Powering Resilient Cities: How to Ensure Clean, Reliable, & Equitable Energy Systems

MARCH 10, 2021

Blueprint and Aspen Institute’s third virtual Future of Cities Townhall. | Panelists: Lauren Faber O'Connor, Galina Russell, Nicole Sitaraman, and Jon Wellinghoff | Moderator: Greg Gershuny

Texas, the top energy-producing state in the U.S., seemed an unlikely place to run out of energy. It also appeared improbable that winter conditions would be the culprit, particularly after searing heat sent electricity demand soaring, nearly melting the state’s grid back in 2019.

But the freak mid-February snowstorm led to power grid failure and left almost 4 million people statewide in the dark, with frosty conditions and no access to clean water. The death toll linked to the recent cold snap topped 70, and more fatalities are expected to be reported.

Cities are hubs of energy consumption, and can, as demonstrated, be vulnerable to large-scale blackouts resulting from unexpected weather events and natural disasters. The succession of crises sounds the alarm for power systems nationwide. While electric grids can be engineered to handle a range of extreme conditions, grid operators must be able to reliably predict looming danger.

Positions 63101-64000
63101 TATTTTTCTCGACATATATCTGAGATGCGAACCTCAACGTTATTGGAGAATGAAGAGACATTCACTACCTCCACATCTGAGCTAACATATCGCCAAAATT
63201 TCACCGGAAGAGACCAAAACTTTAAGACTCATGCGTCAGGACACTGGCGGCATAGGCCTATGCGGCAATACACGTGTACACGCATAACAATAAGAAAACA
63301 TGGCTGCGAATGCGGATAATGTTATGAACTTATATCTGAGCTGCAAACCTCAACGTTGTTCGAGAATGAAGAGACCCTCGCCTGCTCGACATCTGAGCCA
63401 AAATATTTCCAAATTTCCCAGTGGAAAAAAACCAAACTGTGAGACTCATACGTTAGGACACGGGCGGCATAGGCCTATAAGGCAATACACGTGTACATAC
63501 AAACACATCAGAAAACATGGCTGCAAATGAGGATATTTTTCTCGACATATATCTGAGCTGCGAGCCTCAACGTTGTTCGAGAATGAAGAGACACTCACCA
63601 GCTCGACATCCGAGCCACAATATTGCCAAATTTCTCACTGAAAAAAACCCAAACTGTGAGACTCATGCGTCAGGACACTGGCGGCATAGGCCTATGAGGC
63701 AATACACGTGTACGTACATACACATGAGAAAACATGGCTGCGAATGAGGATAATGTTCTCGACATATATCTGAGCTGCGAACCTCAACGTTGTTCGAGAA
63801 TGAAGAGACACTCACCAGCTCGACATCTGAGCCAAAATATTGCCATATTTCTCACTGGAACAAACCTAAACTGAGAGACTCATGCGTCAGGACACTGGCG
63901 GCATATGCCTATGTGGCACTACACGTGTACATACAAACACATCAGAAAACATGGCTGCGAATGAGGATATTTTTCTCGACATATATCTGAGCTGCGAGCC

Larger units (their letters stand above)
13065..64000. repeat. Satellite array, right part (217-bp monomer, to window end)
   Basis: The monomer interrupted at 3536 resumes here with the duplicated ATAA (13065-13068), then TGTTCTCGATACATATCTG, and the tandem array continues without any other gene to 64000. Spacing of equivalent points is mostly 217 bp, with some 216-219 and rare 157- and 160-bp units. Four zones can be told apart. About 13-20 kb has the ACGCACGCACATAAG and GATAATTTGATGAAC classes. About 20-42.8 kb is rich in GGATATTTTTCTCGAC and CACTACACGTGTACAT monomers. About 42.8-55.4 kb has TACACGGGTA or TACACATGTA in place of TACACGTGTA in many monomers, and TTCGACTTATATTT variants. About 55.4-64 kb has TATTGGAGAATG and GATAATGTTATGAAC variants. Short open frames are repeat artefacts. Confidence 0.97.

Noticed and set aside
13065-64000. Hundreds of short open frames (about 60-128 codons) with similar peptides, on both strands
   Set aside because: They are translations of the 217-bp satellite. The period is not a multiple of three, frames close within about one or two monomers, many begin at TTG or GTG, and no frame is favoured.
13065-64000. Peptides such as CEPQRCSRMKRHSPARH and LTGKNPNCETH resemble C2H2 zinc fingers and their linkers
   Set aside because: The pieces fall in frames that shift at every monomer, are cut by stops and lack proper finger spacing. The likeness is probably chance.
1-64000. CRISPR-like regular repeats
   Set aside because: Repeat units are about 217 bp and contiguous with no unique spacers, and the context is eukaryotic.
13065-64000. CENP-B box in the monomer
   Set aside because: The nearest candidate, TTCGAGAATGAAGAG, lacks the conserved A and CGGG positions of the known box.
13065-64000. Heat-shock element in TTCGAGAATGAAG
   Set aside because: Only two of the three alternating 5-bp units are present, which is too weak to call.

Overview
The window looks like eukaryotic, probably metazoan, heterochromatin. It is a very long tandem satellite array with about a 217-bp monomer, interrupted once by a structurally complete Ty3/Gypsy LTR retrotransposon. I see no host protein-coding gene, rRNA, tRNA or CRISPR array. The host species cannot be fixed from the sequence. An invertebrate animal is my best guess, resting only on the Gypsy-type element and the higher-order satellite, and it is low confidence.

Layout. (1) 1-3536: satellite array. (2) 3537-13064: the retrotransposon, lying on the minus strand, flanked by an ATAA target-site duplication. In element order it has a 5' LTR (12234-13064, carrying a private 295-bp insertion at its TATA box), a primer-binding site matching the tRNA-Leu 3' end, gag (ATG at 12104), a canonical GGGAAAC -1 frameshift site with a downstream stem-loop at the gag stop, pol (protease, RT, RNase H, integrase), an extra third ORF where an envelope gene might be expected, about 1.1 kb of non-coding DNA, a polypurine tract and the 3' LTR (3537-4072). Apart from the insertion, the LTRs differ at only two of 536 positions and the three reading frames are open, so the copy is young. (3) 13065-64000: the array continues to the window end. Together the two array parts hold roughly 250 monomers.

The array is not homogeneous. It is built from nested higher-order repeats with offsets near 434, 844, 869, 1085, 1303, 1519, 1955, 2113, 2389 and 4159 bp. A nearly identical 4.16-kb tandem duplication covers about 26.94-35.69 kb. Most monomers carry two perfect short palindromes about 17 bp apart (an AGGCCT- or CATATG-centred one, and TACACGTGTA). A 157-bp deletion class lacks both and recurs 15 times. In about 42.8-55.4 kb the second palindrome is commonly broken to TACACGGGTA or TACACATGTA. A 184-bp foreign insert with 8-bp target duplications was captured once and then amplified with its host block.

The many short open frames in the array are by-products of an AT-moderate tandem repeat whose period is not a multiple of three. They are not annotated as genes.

“In 2019, we had the Saddleridge Fire in southern California, which took out three different transmission lines in the city of Los Angeles,” recalled Lauren Faber O’Connor at Blueprint and Aspen Institute’s third virtual Future of Cities townhall, “Powering Resilient Cities.” “That curtailed thousands of megawatts of capacity that we have into the city … Cut to the year before … we had record-breaking heat.”

So, you’ve got “freezing in Houston, and melting in LA,” said Faber O’Connor, Los Angeles’ chief sustainability officer, reflecting on only a few years’ worth of troubling climate-related incidents.

Make the Grid Green: Renewables and Clean Energy

Photographer: Bowling Photoman | Source: Shutterstock

Faber O’Connor and her fellow panelists set out to discuss the future of community energy systems, looking at diversified, distributed, and clean models.

Municipal, business, and energy leaders are attempting to help cities adapt to and overcome pressures inflicted by climate change, the push to decarbonize, and the need for power system reliability.

Faber O’Connor characterizes her city’s priorities and best practices as “the five zeros”: a zero-carbon grid, zero-carbon buildings, zero-carbon transportation, zero-carbon waste, and zero wasted water.